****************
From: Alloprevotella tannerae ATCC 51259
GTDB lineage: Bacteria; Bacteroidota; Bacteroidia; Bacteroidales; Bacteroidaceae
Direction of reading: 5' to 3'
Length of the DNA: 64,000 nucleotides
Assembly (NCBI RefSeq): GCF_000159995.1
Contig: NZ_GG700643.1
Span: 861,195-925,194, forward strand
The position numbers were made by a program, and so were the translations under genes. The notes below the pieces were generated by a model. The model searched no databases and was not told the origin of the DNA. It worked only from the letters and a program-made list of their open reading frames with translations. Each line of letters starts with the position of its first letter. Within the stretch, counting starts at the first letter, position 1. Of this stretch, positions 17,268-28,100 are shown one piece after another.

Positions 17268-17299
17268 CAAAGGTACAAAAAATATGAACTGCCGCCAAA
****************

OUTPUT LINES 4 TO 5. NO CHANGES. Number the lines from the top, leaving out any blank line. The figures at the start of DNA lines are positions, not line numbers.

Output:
Length of the DNA: 64,000 nucleotides
Assembly (NCBI RefSeq): GCF_000159995.1